By Connie L. Patrick, Director, Federal Law Enforcement Training Center
On any given day, there are roughly 7,000 personnel at the Federal Law Enforcement Training Centers (FLETC) facilities across the nation. Of that number, roughly 3,000 are law enforcement trainees from across the country. A DHS shutdown would have a real impact on our ability to provide training to law enforcement officers and agents across the country to ensure that they have the skills they need to do their jobs, and keep our communities safe and secure.
To be clear, this would not just affect Department of Homeland Security (DHS) personnel. FLETC serves as an interagency law enforcement training organization for 95 agencies across the Federal government, such as the U.S. Marshals Service, the U.S. Capitol Police, Pentagon Force Protection, and the Federal Bureau of Prisons. Almost 90 percent of FLETC’s partner organizations are non-DHS agencies. In fact, our law enforcement trainees come from every branch of government.
Without funding, we cannot provide the necessary training for state, local, rural, tribal, territorial, and international law enforcement agencies. Many of these agencies are small departments with limited budgets and personnel. They have difficulty acquiring training to meet their local law enforcement accreditation standards. A funding hiatus would prevent the necessary training for their personnel.
Our training centers would all be affected including our headquarters at Glynco, near Brunswick, Georgia, and facilities in Artesia, NM, Charleston, SC and Cheltenham, MD.
For each week that the FLETC remains closed, a projected average of roughly 3,400 officers and agents per week would be affected. All of the students currently residing at FLETC facilities would be sent home or housed off of the FLETC campuses. There would also be lost wages for several thousand local support service contract employees, including food services, custodial and grounds maintenance. This would also be an unnecessary burden on our employees, as well as for these agencies who would have to wait for their officers and agents to get the training they need before beginning their duties.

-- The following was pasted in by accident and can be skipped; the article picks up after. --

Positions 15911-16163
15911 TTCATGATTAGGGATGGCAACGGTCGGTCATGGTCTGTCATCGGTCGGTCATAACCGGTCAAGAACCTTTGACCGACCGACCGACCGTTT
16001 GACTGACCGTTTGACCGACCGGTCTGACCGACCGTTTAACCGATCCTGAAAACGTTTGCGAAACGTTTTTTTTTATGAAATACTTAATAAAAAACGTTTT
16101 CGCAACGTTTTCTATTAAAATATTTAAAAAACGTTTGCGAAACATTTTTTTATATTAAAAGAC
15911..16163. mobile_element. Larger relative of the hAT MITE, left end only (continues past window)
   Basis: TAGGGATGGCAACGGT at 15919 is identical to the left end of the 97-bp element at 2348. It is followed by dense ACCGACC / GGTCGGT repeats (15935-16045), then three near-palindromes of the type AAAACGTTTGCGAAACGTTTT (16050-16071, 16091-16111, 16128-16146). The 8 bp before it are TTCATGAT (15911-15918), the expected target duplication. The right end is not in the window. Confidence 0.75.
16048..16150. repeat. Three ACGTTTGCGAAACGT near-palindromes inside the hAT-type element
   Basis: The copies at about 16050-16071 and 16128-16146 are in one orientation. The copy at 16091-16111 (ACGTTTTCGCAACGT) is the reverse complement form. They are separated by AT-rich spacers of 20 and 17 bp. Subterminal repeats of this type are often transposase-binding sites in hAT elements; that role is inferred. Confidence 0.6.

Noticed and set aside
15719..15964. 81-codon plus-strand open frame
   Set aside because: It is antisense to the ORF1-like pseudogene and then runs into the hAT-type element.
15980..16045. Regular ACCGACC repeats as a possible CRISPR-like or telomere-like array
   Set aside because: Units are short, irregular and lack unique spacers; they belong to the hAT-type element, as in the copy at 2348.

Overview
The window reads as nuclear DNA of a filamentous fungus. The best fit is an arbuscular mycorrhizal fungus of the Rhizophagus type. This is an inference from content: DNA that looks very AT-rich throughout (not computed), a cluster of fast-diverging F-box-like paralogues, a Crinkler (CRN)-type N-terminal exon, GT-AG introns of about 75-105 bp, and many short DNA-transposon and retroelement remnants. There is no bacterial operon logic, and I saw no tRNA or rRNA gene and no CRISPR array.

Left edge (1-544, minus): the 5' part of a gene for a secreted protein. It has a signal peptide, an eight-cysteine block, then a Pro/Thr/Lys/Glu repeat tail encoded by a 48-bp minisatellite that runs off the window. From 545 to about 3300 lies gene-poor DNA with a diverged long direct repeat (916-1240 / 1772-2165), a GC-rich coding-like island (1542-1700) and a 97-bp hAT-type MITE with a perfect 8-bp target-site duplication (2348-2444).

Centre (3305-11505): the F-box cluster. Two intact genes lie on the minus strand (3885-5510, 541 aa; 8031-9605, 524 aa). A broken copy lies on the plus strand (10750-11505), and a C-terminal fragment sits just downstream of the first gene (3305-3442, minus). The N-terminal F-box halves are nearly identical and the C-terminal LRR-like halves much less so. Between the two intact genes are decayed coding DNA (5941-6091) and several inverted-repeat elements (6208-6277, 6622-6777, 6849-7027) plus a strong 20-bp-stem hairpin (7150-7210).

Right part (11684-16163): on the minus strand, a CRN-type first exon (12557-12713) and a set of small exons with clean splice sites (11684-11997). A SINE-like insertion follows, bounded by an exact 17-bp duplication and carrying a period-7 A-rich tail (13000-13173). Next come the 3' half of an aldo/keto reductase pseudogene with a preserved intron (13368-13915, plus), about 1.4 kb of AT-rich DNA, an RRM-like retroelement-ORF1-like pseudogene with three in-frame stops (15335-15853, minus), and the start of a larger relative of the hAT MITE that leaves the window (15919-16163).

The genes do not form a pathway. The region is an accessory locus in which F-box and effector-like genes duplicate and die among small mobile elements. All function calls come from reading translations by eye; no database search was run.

A delay in training would have impacts on the security of the nation’s borders, aviation security, protecting our nation’s leaders and diplomats, safeguarding the United States Capitol and other federal buildings, and other federal law enforcement activities.
If a budget is not passed, FLETC would be forced to suspend scheduled law enforcement training programs until funding is secured. We would attempt to reschedule all suspended training; however, there may be a point at which the FLETC cannot accommodate all of the training suspended in addition to the training scheduled for Fiscal Year 2015.
FLETC remains hopeful that Congress will pass a budget on time, so that we can continue to train the men and women who risk their lives every day to keep us and our homeland safe and secure.